There’s a lot of love for the old saw mill down off Union Street in Marshfield.
So much so that the town has put the mill on its flag.
The Hatch Mill was originally a water-powered grist mill built in 1752. It was one of several mills in the area called 2 Mile.
Sometime around 1810, Joal Hatch built a sawmill on the site.
The sawing was done with an up-and-down saw, often called a sash saw because of its boxy similarity to a window sash.
It left perpendicular marks on the faces of boards and lumber.
A few decades later, a larger box mill was added onto the sawmill.
This mill made boards for the boxes in which shoes and boots were shipped, including those worn by soldiers in the American Civil War.
Decker Hatch was the last sawyer at the mill. He sawed there even into his 80’s.
Water always powered his saw, though by the last time sawing was done there around 1965, Decker was using a large circular saw, not a sash saw.
For the replacement timbers and boards, we are using material from another sawmill just down the road. Dean Copeland does great work at Copeland and Sons Lumber Co, though his saw is powered by more conventional means.
While we have worked, more than a few neighbors have stopped by with memories of their fathers buying boards from Decker Hatch. Some of these boards were used to make skating rinks just down the road.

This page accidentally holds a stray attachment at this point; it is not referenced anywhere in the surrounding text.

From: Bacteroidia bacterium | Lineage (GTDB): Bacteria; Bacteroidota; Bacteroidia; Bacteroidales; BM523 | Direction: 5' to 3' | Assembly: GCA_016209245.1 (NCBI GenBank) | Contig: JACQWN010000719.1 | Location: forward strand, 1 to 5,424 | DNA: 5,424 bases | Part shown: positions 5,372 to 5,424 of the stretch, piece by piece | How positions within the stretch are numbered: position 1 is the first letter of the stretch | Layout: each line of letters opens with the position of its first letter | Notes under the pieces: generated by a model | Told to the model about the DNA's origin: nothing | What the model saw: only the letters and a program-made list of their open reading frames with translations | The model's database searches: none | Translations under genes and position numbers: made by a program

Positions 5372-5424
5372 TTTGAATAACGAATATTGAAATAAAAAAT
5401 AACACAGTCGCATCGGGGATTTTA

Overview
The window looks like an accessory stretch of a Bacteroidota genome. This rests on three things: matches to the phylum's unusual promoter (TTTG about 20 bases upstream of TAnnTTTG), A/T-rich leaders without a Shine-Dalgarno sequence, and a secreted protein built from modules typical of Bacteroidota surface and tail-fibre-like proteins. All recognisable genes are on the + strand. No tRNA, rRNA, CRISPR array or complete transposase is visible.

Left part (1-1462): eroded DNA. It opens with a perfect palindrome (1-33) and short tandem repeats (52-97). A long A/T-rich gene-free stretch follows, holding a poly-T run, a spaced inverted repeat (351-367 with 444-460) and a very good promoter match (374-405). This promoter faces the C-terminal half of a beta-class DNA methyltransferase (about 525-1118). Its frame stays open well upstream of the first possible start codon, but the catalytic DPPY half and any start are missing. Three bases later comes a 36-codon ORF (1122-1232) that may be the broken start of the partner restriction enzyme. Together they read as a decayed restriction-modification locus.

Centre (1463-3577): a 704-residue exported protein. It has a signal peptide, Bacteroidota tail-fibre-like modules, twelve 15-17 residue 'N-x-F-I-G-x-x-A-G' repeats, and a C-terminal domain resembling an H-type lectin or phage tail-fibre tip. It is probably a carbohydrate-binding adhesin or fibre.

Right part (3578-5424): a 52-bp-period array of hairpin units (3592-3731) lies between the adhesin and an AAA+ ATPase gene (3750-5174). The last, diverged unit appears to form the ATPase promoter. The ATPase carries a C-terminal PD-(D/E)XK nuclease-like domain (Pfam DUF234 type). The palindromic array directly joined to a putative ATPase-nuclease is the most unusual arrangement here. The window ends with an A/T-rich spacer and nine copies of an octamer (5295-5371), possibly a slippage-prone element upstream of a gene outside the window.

Others have told us stories about working with Decker when they were young, stacking sawn stuff out in back of the mill. They say the mill would sometimes close on days in late summer when the water in the pond was too low to power the saw.
Friends have come from near and far to help us restore The Hatch Mill.
This is a noble act of a community who sees the value in preserving the last mill on Two Mile–not just to venerate history but to teach the future.
And on a perfect September day last week…
…we all raised the first wall.
To several in attendance, this simple frame was as symbolic as it was structural.
There aren’t too many water-driven sash saw mills around anymore.
People are drawn to this little nook in MarshVegas.
They know it’s a special place.
Someday soon, there’ll be the unmistakable sound of an up-and-down saw working timber into boards again–
–so long as there’s water in the pond.
And the stewards of The Hatch Mill–those who refused to let it die–will be there telling stories and sharing their work with those who would have otherwise never known–
–in this small, but not insignificant corner of the world.
BLUE OAK will get to the specifics of the mill and its restoration in coming posts.